casperskitty

    Answer by casperskitty at 1:37 AM on Jun. 14, 2009

  • my mom tells me to breastfeed for as long as you can. i is more healthyer for the child if you do.
    now you can still however do the bottle, sippy cups and all the other tricks to get them to be more adapt to switch when the are to old to breastfeed. And you shouldnt try and rush to get the child to change , kind of like you cant rush your due date ya know. when they are ready...they will let you know.
    akeama12-03-09

    Answer by akeama12-03-09 at 1:40 AM on Jun. 14, 2009

  • That is, only give her the breast at important times for her. My daugther's hardest feedings to give up were the bedtime and morning feedings so they were the ones continued the longest. But mixing the formula with whole milk made it easier for her to accept.
    casperskitty

    Answer by casperskitty at 1:41 AM on Jun. 14, 2009

  • The OP didn't ask for a bunch of preaching about how good breastfeeding is. She only asked about advice to help her wean her daughter.

    Why try to make her feel bad? It doesn't make you a bad mother to only breastfeed for the first year any more than it makes you a bad mother not to breast feed at all. I am sure she has her reasons for wanting to quit and that is her business.
    casperskitty

    Answer by casperskitty at 1:44 AM on Jun. 14, 2009

  • If you're quitting because you want to be done and not because of pressures from anyone else, then that's perfectly fine. Drop one feeding per week, leaving the most important for last (usually bedtime for toddlers). Do it gently with love and understanding that this is something very important and special to her.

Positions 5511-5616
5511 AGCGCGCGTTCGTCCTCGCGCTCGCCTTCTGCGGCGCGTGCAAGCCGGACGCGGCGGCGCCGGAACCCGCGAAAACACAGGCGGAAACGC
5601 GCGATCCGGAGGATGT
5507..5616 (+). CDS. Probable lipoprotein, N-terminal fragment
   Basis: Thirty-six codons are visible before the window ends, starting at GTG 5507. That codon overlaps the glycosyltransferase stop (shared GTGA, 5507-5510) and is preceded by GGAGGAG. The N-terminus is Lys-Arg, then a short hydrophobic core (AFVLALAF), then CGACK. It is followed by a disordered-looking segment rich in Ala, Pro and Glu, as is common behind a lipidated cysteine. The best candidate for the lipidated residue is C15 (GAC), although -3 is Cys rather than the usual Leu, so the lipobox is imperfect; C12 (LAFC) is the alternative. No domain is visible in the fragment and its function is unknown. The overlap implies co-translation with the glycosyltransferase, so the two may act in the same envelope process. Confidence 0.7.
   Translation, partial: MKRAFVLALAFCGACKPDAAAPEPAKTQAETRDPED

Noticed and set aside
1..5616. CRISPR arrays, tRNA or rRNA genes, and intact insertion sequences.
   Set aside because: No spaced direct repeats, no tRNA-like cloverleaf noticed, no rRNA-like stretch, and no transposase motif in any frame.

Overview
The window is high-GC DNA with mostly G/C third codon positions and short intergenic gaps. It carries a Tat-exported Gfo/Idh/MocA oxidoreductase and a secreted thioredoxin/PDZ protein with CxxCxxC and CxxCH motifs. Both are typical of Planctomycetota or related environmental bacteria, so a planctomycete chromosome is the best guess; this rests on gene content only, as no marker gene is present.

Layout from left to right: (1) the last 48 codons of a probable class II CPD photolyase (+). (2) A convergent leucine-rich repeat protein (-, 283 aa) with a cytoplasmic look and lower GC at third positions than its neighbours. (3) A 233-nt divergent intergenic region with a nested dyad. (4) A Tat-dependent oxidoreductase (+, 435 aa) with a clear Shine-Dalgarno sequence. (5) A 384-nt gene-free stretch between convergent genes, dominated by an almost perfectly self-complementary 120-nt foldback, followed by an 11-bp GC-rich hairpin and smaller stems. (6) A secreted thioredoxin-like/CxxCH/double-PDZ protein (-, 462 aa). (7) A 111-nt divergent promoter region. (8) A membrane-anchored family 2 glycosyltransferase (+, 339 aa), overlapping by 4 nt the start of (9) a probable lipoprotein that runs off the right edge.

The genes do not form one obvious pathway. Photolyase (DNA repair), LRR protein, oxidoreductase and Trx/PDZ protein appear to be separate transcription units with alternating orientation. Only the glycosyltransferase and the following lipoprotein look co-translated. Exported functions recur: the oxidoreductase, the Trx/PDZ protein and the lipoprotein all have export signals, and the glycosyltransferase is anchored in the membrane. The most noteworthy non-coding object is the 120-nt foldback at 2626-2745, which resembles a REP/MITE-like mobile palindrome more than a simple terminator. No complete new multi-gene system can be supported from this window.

If you're asking because OTHERS have made you feel you need to quit, then step back, look at all the great support and advice here, and do what makes YOU and YOUR DAUGHTER happy, not other people.

    Good luck.
    NoNonsenseMama

    Answer by NoNonsenseMama at 2:17 AM on Jun. 14, 2009

  • KUDOS for making it so long. The WHO and AAP recommend nursing until AT LEAST 2 years old. So if you are stopping because of family and friends presuring you please keep that in mind. I almost stopped at 15 months with my first because of outside pressure and then I had a friend remind me of all the health benefits and I decided to stick with it.. That child made it to 18 months while I was pregnant with #2. #2 is now 24 months old and still going strong.

    To quit you need to drop one feeding per day for 5-7 days and then drop another until you are no longer nursing. Save the ones that are most important (right before bed and nap usually) for the last to drop. This will save pain and possible mastitis. My first just quit about 18 months and I ended up with mastitis really bad at the very end.
    aeneva

    Answer by aeneva at 8:42 AM on Jun. 14, 2009

  • this is a good ?, i always planned on quiting at 12months but it doesnt seem to be working out that way,so hopfuly i dont go past 14 months.i would like to know this answer too.
    angelairelan

    Answer by angelairelan at 1:30 PM on Jun. 14, 2009